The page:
In 1861, small farms surrounded Bull Run. Small roads were the main transportation routes to the Warrenton Turnpike (Route 29), Sudley Road (Route 234) and the Manassas Gap Railroad. The entrance road here follows a section of a 19th-century farm lane that connected the Weir family's Liberia Plantation and the Lewis family's Portici Plantation. It was on this road that General Thomas J. Jackson led his First Virginia Brigade to the Battle of First Manassas (Bull Run) on July 21, 1861. The brigade included the 2nd, 4th, 5th, 27th, and 33rd Virginia regiments. The majority of Confederate soldiers who fought that day marched northward into battle from Blackburn Ford and Manassas Junction vicinities.
(Sidebar Quote): "Our Brigade was ordered to double-quick for about five miles...running that distance like panting dogs with flopping tongues, with our mouths and throats full of the impalpable red dust of that red clay country, thursting for water almost unto death, and worn and weary indescribably." Quotation: C.A. Fonerden described the rush to Henry Hill. He was a Corporal in the 27th Virginia Infantry, Jackson's Brigade, during the battle. From C.A. Fonerden, A Brief History of the Military Career of Carpenter's Battery, 1911.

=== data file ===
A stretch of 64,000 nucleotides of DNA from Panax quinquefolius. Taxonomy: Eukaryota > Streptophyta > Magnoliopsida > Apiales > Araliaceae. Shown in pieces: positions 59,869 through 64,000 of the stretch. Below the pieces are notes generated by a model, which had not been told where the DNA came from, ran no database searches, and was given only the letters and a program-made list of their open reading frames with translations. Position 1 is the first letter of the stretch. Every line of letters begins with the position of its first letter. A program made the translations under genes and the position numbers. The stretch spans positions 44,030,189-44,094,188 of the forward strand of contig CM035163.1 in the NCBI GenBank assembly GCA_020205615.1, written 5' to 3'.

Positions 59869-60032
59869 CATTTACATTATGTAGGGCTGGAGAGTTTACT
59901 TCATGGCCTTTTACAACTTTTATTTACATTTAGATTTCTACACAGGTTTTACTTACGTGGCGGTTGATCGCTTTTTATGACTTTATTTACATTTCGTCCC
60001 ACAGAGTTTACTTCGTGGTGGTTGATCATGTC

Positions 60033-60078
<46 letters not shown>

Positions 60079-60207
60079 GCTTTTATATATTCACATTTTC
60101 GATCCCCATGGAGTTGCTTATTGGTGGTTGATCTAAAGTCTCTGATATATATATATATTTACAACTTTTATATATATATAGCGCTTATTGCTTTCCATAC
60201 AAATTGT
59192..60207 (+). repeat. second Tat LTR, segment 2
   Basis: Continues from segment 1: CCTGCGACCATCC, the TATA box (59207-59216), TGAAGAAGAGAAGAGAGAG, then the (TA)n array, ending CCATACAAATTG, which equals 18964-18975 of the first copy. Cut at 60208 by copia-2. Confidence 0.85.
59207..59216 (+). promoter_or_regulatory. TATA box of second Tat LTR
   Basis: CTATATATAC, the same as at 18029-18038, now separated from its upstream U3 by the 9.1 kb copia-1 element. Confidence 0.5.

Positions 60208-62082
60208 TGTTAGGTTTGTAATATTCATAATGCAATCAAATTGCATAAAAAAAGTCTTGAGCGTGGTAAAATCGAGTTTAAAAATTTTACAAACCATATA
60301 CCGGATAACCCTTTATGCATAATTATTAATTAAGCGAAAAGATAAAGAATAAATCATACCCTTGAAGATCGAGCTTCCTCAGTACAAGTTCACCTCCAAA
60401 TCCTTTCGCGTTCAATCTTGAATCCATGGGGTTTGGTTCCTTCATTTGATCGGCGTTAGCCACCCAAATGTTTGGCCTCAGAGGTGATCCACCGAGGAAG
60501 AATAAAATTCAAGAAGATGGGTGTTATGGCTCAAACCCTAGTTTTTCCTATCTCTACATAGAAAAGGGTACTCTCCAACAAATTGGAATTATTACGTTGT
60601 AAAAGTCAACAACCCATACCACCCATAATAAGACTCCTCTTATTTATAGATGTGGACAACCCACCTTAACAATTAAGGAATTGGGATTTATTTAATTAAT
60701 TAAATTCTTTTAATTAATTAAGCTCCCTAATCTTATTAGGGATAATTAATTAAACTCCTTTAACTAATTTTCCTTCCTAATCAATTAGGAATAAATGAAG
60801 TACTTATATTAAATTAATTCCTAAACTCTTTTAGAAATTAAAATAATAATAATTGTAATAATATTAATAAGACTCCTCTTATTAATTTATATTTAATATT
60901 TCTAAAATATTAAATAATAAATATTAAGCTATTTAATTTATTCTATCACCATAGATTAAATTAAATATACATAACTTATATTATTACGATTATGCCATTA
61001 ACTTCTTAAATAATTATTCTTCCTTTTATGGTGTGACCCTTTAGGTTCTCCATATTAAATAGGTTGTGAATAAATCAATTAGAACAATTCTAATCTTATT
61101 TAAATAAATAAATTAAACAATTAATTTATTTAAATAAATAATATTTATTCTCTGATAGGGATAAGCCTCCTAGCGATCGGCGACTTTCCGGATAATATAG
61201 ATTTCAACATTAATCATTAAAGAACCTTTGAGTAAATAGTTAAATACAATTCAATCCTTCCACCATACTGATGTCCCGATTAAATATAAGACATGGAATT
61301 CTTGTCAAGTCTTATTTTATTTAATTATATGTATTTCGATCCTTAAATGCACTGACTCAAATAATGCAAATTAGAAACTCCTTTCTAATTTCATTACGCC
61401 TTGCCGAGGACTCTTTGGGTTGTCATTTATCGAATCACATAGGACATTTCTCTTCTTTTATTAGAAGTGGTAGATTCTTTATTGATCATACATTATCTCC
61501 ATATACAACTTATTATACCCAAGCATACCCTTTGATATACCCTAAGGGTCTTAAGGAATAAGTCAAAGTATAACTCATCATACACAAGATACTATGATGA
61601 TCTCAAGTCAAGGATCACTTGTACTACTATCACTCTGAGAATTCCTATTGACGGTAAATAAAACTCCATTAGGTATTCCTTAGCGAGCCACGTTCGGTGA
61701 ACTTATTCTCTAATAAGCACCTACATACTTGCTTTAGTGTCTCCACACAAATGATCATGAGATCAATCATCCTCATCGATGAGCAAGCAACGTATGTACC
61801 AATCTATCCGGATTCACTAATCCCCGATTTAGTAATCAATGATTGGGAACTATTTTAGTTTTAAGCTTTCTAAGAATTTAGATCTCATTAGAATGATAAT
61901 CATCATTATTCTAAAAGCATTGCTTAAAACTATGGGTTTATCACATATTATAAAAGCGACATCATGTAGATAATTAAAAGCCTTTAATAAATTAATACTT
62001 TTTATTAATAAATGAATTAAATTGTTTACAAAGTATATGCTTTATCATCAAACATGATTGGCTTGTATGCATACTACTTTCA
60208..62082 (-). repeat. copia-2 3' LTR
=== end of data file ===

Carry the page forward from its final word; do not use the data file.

(Sidebar): Rushing to Battle
Jackson's brigade arrived at Manassas Junction by train on the morning of July 20. Commanding Confederate General P.G.T. Beauregard deployed them between Blackburn's and Mitchell's Fords. On July 21 at 9 a.m., Beauregard sent Jackson's brigade north to respond to a report of increased gunfire. Jackson hurried his men to meet the Federal soldiers in the vicinity of Henry Hill.
About one mile before reaching Henry Hill, Jackson's soldiers passed the Pringle House (Ben Lomond). First Virginia Brigade surgeon Dr. Hunter McGuire designated the house as a hospital for casualties of the intensifying battle. Wounded soldiers were conveyed from the battlefield to the makeshift hospital along this road.